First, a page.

Are you seeing other brands in your industry make the foray into influencer marketing?
If you're tempted to give it a try, you're probably wondering how to make the most of this growing marketing strategy. Successful influencer marketing is all about knowing the result you want to achieve before you start a campaign. This helps you identify the best influencers for your brand and measure the results of your efforts.
It's a three-step process that will help any influencer campaign you launch have a higher likelihood of paying off (instead of getting filed away under "hard lessons learned").
If you need 25 percent of an influencer's fans to become your customer to justify the cost, then [the campaign] probably isn't worth it.
—Josh Stutt, founder, ABCD E-Commerce
Know Your Purpose
Josh Stutt, founder of online marketing agency ABCD E-Commerce, frequently coordinates influencer campaigns for his clients. At the early stages of every campaign, he helps clients get clear on the outcomes they want.
"Are you trying to sell your product or gain followers or something else? Decide on your campaign goals and what your available resources are," Stutt advises. By understanding your resources, he says, you can determine whether the results you want are realistic.
If you need an example, take a look at the influencer strategy run by Credit Summit, a financial site that helps people eliminate debt. Carter Seuthe, the company's vice president of content, knew that the brand wanted to increase lead flow to their website. "Our organic reach was decent, but we wanted leads who already saw us as vetted by someone they trusted, as trust is a big factor in our business model," he says.
By being clear about their goals, Credit Summit was able to build messaging that gave influencers enough information to speak with authority about their brand. While it took time to locate potential influencers and dial in on just the right messaging, the brand has seen success time and time again. They saw a 22 percent increase in vetted traffic in the first 48 hours after their first video in their initial campaign went live.
Focus on Fit Over Followers
Do you have dreams of instant success the moment a major household name flashes your product on their Instagram account? The reality of influencer marketing is that successful strategies focus more on how an influencer fits with a brand's message and image than their follower count.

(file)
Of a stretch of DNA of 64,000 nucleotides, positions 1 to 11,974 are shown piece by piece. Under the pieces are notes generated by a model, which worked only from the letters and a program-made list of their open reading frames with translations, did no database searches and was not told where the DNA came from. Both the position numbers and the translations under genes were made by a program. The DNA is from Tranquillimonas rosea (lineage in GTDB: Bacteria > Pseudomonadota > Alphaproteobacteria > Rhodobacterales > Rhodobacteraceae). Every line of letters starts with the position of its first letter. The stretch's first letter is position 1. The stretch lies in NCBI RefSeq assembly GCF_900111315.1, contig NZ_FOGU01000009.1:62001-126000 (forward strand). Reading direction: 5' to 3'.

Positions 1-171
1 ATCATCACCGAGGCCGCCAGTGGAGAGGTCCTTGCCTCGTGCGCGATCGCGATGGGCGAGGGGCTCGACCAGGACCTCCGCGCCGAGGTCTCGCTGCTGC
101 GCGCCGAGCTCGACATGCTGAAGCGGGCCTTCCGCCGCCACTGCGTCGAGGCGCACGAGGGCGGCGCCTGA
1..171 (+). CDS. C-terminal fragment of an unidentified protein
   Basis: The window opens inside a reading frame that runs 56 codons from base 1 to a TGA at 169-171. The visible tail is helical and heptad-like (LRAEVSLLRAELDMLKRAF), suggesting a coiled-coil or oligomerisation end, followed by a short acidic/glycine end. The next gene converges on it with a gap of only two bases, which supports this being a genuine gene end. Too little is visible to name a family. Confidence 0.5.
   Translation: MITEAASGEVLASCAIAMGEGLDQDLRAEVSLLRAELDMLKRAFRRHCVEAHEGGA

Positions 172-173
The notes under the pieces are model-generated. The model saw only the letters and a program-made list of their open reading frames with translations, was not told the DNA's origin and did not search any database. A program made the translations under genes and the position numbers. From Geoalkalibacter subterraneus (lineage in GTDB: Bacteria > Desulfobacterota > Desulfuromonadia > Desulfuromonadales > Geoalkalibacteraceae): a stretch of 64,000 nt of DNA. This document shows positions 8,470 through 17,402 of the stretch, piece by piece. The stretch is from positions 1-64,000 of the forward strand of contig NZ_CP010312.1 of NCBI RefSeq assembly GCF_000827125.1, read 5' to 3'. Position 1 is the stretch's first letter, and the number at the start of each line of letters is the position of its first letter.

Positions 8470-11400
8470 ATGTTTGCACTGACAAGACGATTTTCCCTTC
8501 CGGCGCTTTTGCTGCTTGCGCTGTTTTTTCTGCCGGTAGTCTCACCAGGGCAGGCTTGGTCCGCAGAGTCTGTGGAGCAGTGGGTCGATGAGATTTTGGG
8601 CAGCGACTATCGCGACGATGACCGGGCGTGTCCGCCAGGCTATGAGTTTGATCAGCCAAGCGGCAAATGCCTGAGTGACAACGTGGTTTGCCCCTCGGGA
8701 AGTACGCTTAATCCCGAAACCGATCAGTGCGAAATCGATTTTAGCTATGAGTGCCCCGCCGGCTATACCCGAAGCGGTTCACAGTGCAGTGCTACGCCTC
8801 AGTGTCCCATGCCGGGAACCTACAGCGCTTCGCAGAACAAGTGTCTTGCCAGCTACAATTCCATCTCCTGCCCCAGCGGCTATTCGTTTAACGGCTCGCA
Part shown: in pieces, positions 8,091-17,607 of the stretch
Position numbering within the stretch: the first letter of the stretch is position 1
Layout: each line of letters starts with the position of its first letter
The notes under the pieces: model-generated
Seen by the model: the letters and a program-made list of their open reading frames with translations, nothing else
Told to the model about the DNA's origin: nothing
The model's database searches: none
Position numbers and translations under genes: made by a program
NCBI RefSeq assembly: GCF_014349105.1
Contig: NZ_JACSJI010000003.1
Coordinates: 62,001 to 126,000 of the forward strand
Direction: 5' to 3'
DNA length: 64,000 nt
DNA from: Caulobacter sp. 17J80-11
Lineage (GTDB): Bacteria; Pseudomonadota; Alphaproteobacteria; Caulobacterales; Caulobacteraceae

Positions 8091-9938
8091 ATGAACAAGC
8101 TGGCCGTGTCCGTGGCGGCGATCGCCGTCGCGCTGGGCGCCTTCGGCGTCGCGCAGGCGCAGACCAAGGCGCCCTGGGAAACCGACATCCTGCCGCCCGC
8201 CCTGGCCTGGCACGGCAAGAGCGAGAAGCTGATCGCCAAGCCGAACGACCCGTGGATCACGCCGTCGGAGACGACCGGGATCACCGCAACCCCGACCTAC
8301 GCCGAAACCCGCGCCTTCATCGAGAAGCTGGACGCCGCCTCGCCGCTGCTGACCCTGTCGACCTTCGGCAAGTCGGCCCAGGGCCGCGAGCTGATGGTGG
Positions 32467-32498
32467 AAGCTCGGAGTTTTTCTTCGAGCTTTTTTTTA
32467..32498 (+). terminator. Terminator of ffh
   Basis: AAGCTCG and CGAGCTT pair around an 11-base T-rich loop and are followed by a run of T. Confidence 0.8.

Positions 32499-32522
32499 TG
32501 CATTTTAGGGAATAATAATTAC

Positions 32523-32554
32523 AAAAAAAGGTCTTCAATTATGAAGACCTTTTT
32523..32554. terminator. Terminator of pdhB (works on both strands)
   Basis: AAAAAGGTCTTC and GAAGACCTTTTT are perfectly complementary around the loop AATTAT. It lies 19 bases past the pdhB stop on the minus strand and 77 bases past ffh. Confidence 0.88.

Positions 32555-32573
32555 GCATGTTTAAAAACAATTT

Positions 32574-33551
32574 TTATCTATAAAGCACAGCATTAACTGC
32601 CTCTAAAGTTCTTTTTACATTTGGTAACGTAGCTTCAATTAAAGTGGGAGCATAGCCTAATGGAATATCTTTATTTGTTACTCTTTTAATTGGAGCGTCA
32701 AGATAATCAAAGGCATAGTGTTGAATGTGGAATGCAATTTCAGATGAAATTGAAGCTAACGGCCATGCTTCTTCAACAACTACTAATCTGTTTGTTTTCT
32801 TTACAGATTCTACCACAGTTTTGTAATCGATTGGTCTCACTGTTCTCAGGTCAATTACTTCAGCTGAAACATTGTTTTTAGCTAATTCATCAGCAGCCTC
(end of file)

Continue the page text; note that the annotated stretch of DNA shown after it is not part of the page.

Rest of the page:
Justin Blase, the founder of Ted's Vintage Art, a go-to destination for historic maps, immediately sought out influencer marketplaces when he wanted to give influencer marketing a try. These marketplaces match brands with influencers who have high follower counts, potentially lessening the vetting process for both parties.
Blase found, however, that the quality wasn't all it was cracked up to be. "We had two cases where the influencer went dark on us and we eventually had to request a refund," he says. "In two other cases, the quality of the videos [the influencers] produced were so poor or boring that there was no real value in using them."
Blase found success when he skipped the marketplaces and went straight to the source. Now he knew to be less concerned about the follower count and more interested in people who would dig retro maps and find a way to fit them into their own brands.
He looked for profiles with decent follower counts in spaces related to Victorian homes, man caves, vintage design and other eclectic niches. The fit was fabulous because the selected influencers' followers were already into what Ted's Vintage Art had to offer.
"We then sent a direct message to these profiles asking if they would be willing to give us feedback on our product in exchange for a free one," says Blase. "This started a great dialogue, which led to over half of our engagements resulting in promotion with no fees at all, aside from the cost of free product."
Sales rose significantly compared to prior influencer outreach—and all because he started a conversation with people who already liked what his company had to offer.
Going after influencers without a way to measure your results is a sure-fire way to make both your campaign and budget go bust.
Stutt of ABCD E-Commerce suggests that brands measure before and after they start an influencer campaign to create the best gauge for success. Before launch, think about how much revenue you'd need to generate from the campaign to consider it a success.
"Then, figure out what percentage of the influencer's followers would need to make a purchase [or take the desired action] to hit that number," he says. "Is it realistic? Be honest with yourself. If you need 25 percent of an influencer's fans to become your customer to justify the cost, then [the campaign] probably isn't worth it."
During and after the campaign, Stutt says the easiest way to measure the campaign's efficacy is to create a promo code or vanity URL for your influencer to share with their followers. (If you listen to podcasts, you'll hear this strategy all the time during ad breaks when hosts read the advertiser's website with a slash and the podcast's name at the end.)
The codes and vanity URLs help you tie any sign-ups or sales back to the specific influencer. Just be sure to assign different vanity URLs and codes to each influencer to keep accounting straight.
With the three-step strategy and examples above, you can explore influencer marketing with greater confidence and less confusion. By being clear about your goals, focusing on fit over followers and committing to measuring before, during, and after your campaign, you'll be better able to align your brand with audiences ready to fall in love with what you have to offer.
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